TTGU, Ep. 2, Ch. 20 – Excursions
There were a couple of National Servicemen on our camp who, when they had a week’s leave, would fly back to Blighty on trips paid for by their folks at home! Goodness knows how much such flights cost, but we from ordinary working-families didn’t really envy them.
Our day trips were to Port Dixon where we fooled around on the beach, swam in the clear, clear sea, and got massive sunburn.
Our main leave destination was Penang, an island off the North-West coast of Malaya. It took but a few hours to get there: train from KL, then the ferry across to Georgetown, the island’s capital (and only) city. It was always a most enjoyable journey.
The troops’ leave-centre was outside Georgetown and had basic but comfortable accommodation. We explored the island by bus, and the town by trishaw, a three-wheeled, pedal-powered rickshaw. The little Chinese fellows who pedalled must have been very fit.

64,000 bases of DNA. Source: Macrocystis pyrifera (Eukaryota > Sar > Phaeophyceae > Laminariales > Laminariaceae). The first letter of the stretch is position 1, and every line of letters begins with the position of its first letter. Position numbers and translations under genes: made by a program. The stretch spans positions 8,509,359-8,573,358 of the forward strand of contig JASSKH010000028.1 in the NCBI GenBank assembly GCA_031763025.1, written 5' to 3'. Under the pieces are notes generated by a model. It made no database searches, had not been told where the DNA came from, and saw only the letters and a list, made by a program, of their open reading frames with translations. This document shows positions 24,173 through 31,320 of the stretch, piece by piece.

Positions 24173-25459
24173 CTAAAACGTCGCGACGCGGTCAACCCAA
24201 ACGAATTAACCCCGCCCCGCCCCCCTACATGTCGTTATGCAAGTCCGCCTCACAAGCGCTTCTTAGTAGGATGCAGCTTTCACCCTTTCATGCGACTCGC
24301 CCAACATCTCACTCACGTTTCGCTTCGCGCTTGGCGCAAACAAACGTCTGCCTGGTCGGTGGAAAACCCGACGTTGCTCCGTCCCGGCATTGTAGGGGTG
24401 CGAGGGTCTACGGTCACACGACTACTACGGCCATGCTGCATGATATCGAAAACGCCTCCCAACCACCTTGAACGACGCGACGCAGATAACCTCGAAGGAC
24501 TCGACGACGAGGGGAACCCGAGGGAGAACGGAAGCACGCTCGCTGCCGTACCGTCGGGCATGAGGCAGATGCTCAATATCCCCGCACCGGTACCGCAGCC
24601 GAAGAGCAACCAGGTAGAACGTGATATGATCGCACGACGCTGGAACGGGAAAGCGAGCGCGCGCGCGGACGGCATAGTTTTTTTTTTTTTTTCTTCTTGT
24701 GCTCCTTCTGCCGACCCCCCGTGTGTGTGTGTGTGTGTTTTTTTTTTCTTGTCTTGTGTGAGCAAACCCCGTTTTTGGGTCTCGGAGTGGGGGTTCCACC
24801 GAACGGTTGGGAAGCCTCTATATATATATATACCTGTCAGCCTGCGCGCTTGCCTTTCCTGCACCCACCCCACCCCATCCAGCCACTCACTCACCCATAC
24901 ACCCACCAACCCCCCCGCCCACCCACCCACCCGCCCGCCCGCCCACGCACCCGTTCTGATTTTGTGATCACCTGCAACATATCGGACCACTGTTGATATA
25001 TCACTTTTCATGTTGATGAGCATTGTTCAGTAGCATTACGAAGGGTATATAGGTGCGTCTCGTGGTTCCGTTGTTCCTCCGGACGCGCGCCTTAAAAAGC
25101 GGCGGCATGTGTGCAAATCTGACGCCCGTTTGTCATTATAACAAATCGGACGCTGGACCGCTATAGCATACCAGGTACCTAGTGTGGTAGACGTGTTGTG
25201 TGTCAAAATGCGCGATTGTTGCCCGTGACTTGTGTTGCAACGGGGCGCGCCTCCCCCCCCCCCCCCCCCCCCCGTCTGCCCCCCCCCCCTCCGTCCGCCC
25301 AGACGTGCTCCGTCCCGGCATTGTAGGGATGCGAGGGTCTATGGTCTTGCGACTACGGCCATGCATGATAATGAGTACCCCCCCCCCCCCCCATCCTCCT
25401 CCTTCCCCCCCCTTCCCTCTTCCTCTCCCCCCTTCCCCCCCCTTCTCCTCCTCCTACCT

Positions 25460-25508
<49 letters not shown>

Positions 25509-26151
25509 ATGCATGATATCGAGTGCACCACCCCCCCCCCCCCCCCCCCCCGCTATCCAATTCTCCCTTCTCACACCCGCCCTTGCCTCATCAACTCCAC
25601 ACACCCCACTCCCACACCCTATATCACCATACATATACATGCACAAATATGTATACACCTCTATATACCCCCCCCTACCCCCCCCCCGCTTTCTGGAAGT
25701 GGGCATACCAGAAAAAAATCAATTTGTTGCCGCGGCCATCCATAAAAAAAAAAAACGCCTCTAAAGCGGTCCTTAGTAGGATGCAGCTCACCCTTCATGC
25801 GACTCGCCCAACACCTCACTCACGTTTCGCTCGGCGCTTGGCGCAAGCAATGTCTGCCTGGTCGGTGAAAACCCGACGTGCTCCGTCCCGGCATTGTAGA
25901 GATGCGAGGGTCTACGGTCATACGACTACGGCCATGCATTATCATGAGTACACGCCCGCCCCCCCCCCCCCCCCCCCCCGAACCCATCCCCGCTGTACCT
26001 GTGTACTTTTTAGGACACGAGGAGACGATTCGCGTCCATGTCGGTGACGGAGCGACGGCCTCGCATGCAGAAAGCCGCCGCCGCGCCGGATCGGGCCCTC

Georgetown was a mini-KL, its shops showing that its main custom was among British troops. Indeed, the whole of the Malayan Federation had its economy based on the British services at that time.
I had been told before I went into the Forces – usually by men who’d never been further than Caterick when they served – that “flesh is cheap in the East”. They referred to the local labour employed by the Forces, the near-starvation wages on which they existed (“a bag of rice will last a whole family for a year”), and the preponderance of prostitutes who also eked a living from the British.